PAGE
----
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JOHN LOCKE AND THE ETHICS OF BELIEF. By NICHOLAS WOLTERSTORFF. Cambridge: Cambridge University Press, 1996. Pp. xxi, 248.

In this book Nicholas Wolterstorff, a well-known proponent of "Reformed epistemology," sets out to investigate the modern origins of the evidentialist and foundationalist tradition that he opposes. He locates these origins in book 4 of Locke's Essay Concerning Human Understanding. Wolterstorff tells us that he had to overcome strong prejudices in writing the book, for "in the philosophical world I inhabit, Locke has the reputation of being boringly chatty and philosophically careless" (xii). He suggests that the earlier parts of the Essay deserve that reputation, but says that while reading book 4 he felt himself to be "present at the making of the modern mind" (xii). To Wolterstorff's credit, he seems to have vanquished some of his prejudices, for this book offers careful and charitable readings of many important strands in Locke's epistemology.

The organization of this book is rather odd. Chapter 1 occupies some 158 pages--nearly two thirds of the text. This is the core of the book, and it contains discussions of Locke's accounts of the nature and scope of knowledge, the governance of belief, and the relation between faith and reason. The remaining three chapters have less to do with Locke than one would expect, given the book's title. Chapter 2 is a discussion of Hume's critique of induction, presented as a challenge to Locke. Chapter 3 is titled "Locke's Originality," but is almost entirely devoted to elaborating and defending an account of Descartes's epistemology; the issue of Locke's originality is directly addressed only in the chapter's last three paragraphs. Chapter 4 makes the case that Locke was a modern philosopher (and, more surprisingly, that Descartes was not one); but here most of the focus is not on Locke but on accounts of modernity offered by Hegel, Max Weber, and Charles Taylor.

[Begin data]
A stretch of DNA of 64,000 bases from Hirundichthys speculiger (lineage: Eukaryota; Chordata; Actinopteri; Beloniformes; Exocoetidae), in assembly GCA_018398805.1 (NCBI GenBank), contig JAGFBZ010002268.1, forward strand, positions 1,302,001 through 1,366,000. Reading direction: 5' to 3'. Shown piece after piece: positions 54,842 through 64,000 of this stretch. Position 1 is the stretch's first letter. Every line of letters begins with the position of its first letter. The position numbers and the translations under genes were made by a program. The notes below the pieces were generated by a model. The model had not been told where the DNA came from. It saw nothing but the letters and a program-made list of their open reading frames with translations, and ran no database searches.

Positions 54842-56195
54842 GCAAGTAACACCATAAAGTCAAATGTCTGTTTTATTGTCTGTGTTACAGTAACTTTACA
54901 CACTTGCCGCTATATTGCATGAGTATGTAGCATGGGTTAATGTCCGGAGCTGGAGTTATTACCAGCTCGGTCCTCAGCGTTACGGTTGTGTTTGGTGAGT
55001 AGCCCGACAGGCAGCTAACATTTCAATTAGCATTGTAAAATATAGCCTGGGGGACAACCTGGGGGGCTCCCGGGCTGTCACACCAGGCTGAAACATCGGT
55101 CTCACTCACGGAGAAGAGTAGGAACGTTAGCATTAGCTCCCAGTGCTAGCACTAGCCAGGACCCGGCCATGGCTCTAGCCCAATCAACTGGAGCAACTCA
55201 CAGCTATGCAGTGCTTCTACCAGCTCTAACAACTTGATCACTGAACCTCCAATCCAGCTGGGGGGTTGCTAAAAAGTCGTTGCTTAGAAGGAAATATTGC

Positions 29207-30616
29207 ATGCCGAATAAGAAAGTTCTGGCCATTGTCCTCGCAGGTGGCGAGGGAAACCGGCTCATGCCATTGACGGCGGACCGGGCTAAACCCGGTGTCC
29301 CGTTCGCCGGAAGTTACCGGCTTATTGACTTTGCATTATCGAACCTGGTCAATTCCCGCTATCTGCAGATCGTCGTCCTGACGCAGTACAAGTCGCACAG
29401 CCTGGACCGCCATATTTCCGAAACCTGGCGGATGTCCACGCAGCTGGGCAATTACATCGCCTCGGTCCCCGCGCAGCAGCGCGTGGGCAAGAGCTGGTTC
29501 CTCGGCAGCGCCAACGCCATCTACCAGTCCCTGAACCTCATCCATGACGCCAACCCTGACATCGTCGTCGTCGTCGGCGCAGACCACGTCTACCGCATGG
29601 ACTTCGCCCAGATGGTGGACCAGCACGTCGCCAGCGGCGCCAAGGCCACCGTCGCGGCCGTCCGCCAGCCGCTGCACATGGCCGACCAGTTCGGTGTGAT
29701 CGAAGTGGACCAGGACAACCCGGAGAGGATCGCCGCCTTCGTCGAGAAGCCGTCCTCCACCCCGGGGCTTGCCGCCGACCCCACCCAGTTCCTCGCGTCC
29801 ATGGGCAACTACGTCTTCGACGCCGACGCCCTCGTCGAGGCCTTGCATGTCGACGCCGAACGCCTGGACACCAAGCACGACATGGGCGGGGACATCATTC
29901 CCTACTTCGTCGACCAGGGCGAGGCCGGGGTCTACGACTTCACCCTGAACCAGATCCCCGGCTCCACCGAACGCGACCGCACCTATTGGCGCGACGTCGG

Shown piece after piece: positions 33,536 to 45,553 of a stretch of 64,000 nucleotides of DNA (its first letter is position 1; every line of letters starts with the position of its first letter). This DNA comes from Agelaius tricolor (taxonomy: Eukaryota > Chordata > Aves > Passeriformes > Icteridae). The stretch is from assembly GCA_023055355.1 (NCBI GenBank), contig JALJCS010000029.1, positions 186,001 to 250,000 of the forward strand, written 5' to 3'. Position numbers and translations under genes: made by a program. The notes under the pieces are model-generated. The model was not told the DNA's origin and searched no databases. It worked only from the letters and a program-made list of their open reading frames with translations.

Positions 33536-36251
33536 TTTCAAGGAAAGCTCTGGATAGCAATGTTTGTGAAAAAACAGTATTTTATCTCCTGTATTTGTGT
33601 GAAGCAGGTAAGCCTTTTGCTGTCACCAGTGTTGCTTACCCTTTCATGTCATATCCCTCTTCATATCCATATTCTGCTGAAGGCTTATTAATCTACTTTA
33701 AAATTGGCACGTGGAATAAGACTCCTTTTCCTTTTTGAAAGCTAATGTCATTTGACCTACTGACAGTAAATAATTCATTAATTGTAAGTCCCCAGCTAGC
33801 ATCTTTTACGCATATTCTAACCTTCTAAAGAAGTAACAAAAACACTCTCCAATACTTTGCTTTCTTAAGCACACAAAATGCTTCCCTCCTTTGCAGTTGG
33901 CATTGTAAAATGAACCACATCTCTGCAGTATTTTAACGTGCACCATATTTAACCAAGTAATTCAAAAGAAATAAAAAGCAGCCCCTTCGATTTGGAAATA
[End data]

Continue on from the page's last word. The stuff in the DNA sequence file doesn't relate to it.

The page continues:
Wolterstorff portrays Locke as a socially engaged philosopher trying to address the fragmentation of moral and religious authority in seventeenth-century England. He says that Locke offers an account of how to conduct one's understanding, an account which is supposed to liberate one from unreflective adherence to political party or religious sect. According to that account, there is a very sharp distinction between knowledge and belief. Knowledge is scanty, and when it is lacking in matters of "maximal concernment" (particularly moral and religious matters), one has a responsibility to ensure that belief is at least properly grounded. The responsible believer is one who employs reason to govern his beliefs, and this involves three steps: acquiring a satisfactory body of evidence for and against a proposition (67), examining that evidence to determine its evidential force (73), and finally "adopting a level of confidence in the proposition which is proportioned to its probability on one's satisfactory evidence" (79). Reason comes into the picture as the faculty which is responsible for evaluating the cogency of arguments, and for determining the extent to which a proposition is supported by a body of evidence.

Not surprisingly, Wolterstorff argues that Locke's advice is unusable. He says that the problem with the first step in Locke's procedure is that we can never tell when our evidence is satisfactory--this is the moral of chapter 2's discussion of Hume on induction. The problem with the other two steps is that there are a number of ways in which we can be mistaken in our appraisal of probabilities. Locke never acknowledges that reason itself can make mistakes, but he does grant that some other faculty may produce mistaken beliefs about the strength of an argument or the probability of a proposition on some specified evidence. Wolterstorff says that this admission "serves to undercut his entire vision" (92).